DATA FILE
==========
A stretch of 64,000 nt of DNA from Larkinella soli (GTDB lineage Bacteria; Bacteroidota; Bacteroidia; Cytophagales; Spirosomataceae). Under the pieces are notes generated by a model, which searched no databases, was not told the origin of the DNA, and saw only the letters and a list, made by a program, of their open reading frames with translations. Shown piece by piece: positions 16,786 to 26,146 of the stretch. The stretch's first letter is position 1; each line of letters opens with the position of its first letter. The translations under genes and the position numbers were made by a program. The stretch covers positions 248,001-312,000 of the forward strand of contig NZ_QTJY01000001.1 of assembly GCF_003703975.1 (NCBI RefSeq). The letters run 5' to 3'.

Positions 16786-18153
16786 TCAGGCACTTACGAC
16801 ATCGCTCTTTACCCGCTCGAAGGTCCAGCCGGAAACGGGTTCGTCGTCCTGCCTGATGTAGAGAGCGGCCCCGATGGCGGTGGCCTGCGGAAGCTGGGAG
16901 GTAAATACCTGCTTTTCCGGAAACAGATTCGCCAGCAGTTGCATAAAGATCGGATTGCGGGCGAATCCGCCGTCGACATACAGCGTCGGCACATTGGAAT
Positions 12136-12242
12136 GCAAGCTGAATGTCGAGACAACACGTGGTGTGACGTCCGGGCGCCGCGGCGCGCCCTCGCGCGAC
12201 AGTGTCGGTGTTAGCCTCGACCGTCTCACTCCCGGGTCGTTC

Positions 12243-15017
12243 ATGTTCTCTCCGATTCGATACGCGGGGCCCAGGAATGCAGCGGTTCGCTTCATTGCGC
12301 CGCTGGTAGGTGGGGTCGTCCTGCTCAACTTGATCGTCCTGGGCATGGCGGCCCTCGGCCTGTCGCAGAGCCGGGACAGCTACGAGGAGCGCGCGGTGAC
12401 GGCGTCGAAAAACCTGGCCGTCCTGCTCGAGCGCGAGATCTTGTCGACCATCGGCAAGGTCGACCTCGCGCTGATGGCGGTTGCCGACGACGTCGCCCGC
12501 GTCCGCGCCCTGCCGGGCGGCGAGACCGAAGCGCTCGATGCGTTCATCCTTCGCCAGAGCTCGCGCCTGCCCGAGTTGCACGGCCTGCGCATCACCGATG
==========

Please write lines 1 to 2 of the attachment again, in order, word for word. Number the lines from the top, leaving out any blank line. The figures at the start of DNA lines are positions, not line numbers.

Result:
A stretch of 64,000 nt of DNA from Larkinella soli (GTDB lineage Bacteria; Bacteroidota; Bacteroidia; Cytophagales; Spirosomataceae). Under the pieces are notes generated by a model, which searched no databases, was not told the origin of the DNA, and saw only the letters and a list, made by a program, of their open reading frames with translations. Shown piece by piece: positions 16,786 to 26,146 of the stretch. The stretch's first letter is position 1; each line of letters opens with the position of its first letter. The translations under genes and the position numbers were made by a program. The stretch covers positions 248,001-312,000 of the forward strand of contig NZ_QTJY01000001.1 of assembly GCF_003703975.1 (NCBI RefSeq). The letters run 5' to 3'.

Positions 16786-18153